Flexible work is great for workers with disabilities. It enables them to respond to changes in their day-to-day needs by working from home or adjusting their hours – empowering them to manage their health and wellbeing effectively.

Flexible work is popular, too. In fact, a Remote.com study shows 74.2% of employees value flexible hours as a workplace benefit.

Get ahead of requests for flexible working practices as a reasonable accommodation by implementing a company-wide flexible working policy

5. Administer skills tests with reasonable accommodations

Skills-based hiring is a fairer, more equitable approach to hiring than CVs. But not all candidates can access our pre-employment tests in their standard format. For example:

  • Candidates with vision impairments may need tests presented in large print or in Braille format

  • Candidates with fine motor skill disabilities may need to answer questions verbally or use a scribe instead of writing or typing

  • Candidates with learning disabilities may need extra time to complete a test

  • Candidates with long-term digestive conditions may need extra break time to use the bathroom

You can address all these concerns and more by providing accommodations when administering skills tests.

During the assessment setup process for TestGorilla tests, we ask candidates to explain how their condition might affect their ability to take the test. Candidates can choose whether or not we share this information with employers.

In most cases, we enact the necessary accommodations right away. Where an accommodation is particularly involved or complex, we ask the candidate’s permission to talk to the employer about how to support the candidate.

Accommodations are an important way to ensure skills-based hiring does what it’s intended to: Deliver a hiring process that gives candidates a chance to show what they’re capable of.

Offer reasonable accommodation at every stage of your employees’ careers

Employees with disabilities need reasonable accommodation to thrive. These adjustments are meant to give all your employees the same opportunities to succeed in their roles.

Of course, your company has a legal obligation to accommodate workers with disabilities. But providing reasonable accommodations comes with amazing benefits in its own right.

Companies that accommodate their staff enjoy lower turnover, higher morale, greater diversity, and better reputations. Reasonable accommodations are more than worth the investment.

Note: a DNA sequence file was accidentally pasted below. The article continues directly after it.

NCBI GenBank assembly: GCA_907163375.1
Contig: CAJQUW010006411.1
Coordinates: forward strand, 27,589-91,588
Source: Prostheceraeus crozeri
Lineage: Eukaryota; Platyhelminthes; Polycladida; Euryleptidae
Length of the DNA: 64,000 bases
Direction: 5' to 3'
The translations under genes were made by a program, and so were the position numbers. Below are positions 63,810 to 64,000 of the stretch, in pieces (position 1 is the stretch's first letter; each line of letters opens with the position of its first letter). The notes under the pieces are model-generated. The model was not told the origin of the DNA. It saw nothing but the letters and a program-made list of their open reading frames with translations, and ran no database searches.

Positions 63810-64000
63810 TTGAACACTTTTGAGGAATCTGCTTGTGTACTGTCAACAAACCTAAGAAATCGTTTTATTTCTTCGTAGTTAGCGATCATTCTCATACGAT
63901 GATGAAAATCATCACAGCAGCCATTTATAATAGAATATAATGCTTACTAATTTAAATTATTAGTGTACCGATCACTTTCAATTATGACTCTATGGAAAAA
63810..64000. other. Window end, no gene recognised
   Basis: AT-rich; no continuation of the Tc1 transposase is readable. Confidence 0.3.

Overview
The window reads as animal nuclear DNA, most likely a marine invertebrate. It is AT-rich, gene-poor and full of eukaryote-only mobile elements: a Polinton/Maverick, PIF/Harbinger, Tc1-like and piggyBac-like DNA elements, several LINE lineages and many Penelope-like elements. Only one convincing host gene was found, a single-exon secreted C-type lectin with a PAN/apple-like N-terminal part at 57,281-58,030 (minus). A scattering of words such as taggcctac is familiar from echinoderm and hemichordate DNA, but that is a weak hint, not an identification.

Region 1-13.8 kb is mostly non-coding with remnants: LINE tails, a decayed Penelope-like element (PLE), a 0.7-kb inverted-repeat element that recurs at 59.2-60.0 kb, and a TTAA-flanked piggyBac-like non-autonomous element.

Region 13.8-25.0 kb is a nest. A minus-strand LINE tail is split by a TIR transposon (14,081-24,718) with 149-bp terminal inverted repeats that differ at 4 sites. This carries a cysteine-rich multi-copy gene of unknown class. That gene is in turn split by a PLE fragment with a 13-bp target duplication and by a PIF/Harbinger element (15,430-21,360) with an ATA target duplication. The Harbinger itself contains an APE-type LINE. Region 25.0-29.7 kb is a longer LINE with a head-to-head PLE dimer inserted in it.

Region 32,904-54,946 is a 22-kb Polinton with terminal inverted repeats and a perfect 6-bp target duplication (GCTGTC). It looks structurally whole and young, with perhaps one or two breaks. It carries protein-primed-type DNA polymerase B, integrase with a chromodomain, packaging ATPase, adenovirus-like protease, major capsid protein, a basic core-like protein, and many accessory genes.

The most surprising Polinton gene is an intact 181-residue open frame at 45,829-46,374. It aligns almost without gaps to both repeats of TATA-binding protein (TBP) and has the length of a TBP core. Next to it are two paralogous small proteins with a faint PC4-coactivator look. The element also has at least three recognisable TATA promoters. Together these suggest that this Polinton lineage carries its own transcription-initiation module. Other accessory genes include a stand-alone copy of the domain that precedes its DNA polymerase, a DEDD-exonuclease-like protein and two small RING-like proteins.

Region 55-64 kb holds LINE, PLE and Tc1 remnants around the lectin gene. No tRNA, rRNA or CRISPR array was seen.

To hire managers with the skills to lead and support diverse teams, use TestGorilla’s Leadership and People Management test.

Sign up for a free 30-minute live demo with a specialist member of our team to find out how our software can revolutionize your hiring process.

Sources

  1. Gonzales, Matt. (March 8, 2023). “Employment Rate Rising for People with Disabilities”. SHRM. Retrieved May 6, 2023. https://www.shrm.org/resourcesandtools/hr-topics/behavioral-competencies/global-and-cultural-effectiveness/pages/employment-rate-rising-for-people-with-disabilities.aspx 

  2. “Convention on the Rights of Persons with Disabilities”. (December 13, 2006). United Nations. Retrieved May 6, 2023.https://www.ohchr.org/en/instruments-mechanisms/instruments/convention-rights-persons-disabilities 

  3. “Union of equality: Strategy for the rights of persons with disabilities 2021-2030”. (n.d.). European Commission. Retrieved May 6, 2023. https://ec.europa.eu/social/main.jsp?catId=1484&langId=en

  4. “Disability Inclusion”. (n.d.). Walgreens. Retrieved March 6, 2023. https://www.walgreens.com/topic/sr/sr\_disability-inclusion.jsp 

  5. “Neurodiversity-Powered Transformation”. (n.d.). EY. Retrieved May 6, 2023. https://www.ey.com/en\_us/innovation/neurodiversity-powered-transformation 

  6. “Our accessibility approach”. (n.d.). Microsoft. Retrieved May 6, 2023. https://www.microsoft.com/en-us/accessibility/approach 

  7. “Accommodations at Google”. (n.d.). Google. Retrieved May 6, 2023. https://careers.google.com/stories/accommodations-at-google/ 

  8. “Inclusion of Disabled at the Workplace”. (n.d.). Accenture. Retrieved May 6, 2023. https://www.accenture.com/in-en/about/inclusion-diversity/pwd